Wisdom, Temperance, Courage, and Justice: The Four Stoic Virtues
The Four Virtues of Stoicism
After a long time of pause, I am finally back, re-learning the one philosophy that helps me get through one of the hardest times in my life: Stoicism. This time, I’m reading ‘How to Think Like a Roman Emperor’ by psychotherapist Donald J. Robertson. I was once again reminded of the four virtues of stoicism. The virtues of living honorably as a human being and the moral code and guidance for those who wish to follow the path of a Stoic.
One is wisdom.
Wisdom means knowing what is good and what is bad. Understanding that there are things beyond our control. Shit that happens from traffic jam, being fired, losing my stuff can’t be controlled. But, my reaction to the calamity is within my control. The virtue of wisdom allows me to make logical decisions and act according to sound judgments based on my knowledge and previous experience. Most of my suffering comes from the beliefs forming from my past experience. With wisdom, I challenge those beliefs and can move forwards with a peaceful mind.
“Between stimulus and response, there is a space. In that space is our power to choose our response.” — Victor Frankl.
Two is temperance.
Temperance means feeling enough with what’s essential. It is self-control and discipline. With temperance, I am guarding myself against the extremes. I don’t rely on happiness from simple pleasure or live to seek continuous pleasure because even happiness is fleeting. I don’t get carried away by pain either because pain is a necessary and unavoidable part of human life.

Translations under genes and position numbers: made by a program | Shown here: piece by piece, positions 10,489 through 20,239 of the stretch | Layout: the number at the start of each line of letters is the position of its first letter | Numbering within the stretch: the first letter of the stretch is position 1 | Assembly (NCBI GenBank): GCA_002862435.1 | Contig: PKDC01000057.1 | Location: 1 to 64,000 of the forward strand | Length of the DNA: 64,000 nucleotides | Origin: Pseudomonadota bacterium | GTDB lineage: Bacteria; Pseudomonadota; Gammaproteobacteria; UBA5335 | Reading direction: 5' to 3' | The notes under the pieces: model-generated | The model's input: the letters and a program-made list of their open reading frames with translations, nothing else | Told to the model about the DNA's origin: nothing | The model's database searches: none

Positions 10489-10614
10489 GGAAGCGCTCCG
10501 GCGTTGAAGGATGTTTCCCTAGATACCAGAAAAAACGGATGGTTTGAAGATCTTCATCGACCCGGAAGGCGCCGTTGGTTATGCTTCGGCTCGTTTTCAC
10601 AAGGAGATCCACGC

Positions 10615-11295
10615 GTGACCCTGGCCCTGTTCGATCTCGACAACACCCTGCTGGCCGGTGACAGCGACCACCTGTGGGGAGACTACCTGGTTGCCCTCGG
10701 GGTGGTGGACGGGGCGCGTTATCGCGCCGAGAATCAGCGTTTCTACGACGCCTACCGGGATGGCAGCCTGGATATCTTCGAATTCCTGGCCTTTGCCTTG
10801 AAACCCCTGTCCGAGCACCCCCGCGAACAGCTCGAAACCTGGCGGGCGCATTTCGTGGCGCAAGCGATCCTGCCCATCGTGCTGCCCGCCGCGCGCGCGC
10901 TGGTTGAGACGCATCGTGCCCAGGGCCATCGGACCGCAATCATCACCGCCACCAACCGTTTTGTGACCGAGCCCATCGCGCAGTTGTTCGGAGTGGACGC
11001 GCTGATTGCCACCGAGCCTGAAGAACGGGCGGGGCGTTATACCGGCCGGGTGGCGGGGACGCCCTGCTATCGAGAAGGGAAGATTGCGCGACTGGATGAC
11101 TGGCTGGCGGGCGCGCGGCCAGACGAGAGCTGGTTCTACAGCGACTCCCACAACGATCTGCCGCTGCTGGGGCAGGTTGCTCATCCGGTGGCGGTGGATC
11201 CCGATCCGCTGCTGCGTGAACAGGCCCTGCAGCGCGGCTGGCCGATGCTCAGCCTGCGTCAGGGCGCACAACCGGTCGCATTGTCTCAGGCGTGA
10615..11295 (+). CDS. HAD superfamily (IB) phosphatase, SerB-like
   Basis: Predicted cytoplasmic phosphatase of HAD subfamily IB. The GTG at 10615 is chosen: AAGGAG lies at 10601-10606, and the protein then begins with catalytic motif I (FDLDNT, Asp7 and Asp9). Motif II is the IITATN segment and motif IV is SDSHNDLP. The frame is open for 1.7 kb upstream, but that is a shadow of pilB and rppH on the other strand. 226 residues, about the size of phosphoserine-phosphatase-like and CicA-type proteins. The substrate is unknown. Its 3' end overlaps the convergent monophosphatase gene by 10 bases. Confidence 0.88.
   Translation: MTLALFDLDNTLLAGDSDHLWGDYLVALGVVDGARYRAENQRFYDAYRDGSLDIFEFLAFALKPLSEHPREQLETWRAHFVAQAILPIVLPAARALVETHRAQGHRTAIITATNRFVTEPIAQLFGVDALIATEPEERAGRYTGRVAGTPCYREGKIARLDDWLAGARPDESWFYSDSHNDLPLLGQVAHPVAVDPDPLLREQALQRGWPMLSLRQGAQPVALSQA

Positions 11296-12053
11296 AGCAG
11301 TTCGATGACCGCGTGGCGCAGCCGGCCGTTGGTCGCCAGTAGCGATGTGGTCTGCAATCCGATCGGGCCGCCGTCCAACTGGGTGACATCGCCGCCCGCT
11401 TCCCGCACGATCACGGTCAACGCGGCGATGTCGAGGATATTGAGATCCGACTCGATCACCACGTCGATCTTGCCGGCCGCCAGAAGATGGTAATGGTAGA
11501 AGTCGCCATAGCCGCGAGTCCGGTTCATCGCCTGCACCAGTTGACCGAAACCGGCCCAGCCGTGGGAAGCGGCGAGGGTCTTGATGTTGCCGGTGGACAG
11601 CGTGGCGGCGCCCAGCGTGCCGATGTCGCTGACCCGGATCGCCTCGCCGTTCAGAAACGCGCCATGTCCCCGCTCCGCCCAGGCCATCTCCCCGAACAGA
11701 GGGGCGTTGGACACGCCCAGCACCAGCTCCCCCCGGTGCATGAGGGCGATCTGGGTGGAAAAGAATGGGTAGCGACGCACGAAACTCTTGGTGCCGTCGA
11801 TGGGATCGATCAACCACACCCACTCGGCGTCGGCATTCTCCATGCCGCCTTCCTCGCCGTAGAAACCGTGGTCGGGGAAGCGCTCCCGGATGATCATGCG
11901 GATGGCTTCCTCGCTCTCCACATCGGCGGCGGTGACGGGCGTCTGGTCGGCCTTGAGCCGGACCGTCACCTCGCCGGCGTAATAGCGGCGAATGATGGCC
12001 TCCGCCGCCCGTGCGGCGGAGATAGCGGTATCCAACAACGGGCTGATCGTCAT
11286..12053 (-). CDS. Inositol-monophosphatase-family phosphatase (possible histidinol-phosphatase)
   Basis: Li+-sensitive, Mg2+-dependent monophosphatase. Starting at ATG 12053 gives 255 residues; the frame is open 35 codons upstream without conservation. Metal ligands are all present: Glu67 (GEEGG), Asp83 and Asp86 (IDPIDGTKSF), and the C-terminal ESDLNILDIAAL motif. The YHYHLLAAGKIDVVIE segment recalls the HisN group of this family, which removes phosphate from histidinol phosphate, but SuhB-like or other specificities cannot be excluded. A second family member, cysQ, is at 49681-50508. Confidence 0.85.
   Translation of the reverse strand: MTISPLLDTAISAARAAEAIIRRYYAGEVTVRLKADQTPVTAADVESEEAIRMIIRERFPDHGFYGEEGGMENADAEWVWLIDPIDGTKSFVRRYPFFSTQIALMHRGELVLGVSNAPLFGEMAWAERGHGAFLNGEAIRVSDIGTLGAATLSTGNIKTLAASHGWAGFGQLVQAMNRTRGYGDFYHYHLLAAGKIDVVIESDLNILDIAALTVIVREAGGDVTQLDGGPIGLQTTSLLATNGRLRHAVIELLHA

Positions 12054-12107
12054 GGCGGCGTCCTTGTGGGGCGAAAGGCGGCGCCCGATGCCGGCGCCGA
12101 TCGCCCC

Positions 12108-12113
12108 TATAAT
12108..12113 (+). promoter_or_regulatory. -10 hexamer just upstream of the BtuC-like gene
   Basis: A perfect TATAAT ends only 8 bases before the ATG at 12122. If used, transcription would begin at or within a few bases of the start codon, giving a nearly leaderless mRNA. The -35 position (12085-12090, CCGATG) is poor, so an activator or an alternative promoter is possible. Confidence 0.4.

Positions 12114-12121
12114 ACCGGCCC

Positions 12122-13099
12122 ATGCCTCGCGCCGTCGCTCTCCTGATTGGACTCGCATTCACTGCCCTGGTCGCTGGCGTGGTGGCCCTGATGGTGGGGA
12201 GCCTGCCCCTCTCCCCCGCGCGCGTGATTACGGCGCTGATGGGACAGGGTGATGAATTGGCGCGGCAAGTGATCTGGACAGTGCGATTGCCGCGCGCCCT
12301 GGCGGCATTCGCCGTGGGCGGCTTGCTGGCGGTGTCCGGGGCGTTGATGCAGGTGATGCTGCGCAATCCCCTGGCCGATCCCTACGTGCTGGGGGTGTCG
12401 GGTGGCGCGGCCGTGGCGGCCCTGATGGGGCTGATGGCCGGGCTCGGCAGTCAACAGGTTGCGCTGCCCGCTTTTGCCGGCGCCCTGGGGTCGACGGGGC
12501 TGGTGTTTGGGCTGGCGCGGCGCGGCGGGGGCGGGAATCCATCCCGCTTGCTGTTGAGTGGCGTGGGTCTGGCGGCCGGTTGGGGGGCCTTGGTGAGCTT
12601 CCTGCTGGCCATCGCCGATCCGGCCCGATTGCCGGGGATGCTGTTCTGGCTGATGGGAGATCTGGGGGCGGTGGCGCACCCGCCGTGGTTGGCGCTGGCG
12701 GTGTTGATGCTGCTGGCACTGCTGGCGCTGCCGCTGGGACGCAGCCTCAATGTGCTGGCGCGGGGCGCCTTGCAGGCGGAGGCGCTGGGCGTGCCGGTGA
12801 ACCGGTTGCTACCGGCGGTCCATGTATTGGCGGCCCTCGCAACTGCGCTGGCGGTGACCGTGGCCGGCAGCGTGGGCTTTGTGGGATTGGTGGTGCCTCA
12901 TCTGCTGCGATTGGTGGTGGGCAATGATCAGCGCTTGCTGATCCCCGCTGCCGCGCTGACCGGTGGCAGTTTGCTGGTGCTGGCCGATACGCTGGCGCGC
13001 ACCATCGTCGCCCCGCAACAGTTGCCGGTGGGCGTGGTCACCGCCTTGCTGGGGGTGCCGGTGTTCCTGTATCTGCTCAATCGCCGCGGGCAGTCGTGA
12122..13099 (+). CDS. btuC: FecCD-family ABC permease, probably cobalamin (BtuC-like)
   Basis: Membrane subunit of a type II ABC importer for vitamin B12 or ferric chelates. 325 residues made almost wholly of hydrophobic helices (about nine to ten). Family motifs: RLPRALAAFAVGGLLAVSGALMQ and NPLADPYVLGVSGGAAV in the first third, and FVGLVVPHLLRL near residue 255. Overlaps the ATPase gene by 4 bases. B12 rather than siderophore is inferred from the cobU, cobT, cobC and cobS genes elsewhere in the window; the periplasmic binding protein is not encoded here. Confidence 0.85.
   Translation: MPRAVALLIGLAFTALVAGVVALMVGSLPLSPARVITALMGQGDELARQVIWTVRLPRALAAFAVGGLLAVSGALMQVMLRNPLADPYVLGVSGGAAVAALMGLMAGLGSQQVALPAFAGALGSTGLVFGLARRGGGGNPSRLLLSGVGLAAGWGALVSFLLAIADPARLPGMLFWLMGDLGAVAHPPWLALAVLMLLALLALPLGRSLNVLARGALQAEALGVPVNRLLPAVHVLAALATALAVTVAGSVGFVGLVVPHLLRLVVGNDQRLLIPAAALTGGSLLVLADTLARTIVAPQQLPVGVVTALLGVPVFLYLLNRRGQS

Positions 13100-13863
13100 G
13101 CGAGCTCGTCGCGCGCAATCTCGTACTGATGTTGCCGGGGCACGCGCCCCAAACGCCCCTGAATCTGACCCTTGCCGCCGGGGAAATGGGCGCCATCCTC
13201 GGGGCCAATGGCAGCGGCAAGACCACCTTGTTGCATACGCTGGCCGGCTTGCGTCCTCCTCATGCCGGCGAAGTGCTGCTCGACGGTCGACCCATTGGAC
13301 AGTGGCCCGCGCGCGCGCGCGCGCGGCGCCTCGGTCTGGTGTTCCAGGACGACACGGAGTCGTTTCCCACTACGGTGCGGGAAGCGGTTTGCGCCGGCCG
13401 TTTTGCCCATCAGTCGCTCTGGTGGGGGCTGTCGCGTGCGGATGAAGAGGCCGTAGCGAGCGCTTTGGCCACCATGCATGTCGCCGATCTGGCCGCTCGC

“It is not poverty at all. It is not the man who has too little, but the man who craves more, that is poor.”-Letters from A Stoic.
Three is courage.
Courage means persisting and resisting. There’s no futile attempt in life. My current job exposes me to the unfairness and injustice of the world, and from time to time, it can be exhausting. But, I am bound to my duty to create, craft, and deliver the message of humanity through digital media. And even if I don’t see the result instantly, I will persist with my effort to communicate the message and resist the desire to give up on hope.
“Sometimes even to live is an act of courage.” — Seneca.
Four is justice.
Justice means understanding that we are not born for ourselves. Therefore, we have to choose kindness and justice in any situation and shall do no harm to others in our words or acts.
“There is but one thing of real value — to cultivate truth and justice, and to live without anger in the midst of lying and unjust men.”-Marcus Aurelius.
One who studied Stoicism must understand that we can’t control the world around us, we can only control how we respond. And, we must always respond with the four virtues of Stoicism:
Wisdom to know that I do not and can not control the events outside me. I can only control how I respond to them.
Temperance to know that everything should be done in moderation because both pleasure and pain are fleeting.
Courage to know that if thing threatens to cause me pain: the thing itself was no misfortune at all; to endure it and prevail is great good fortune.
Justice to know that every day I will choose to honor equality, to want to do good, and to not want to harm human beings.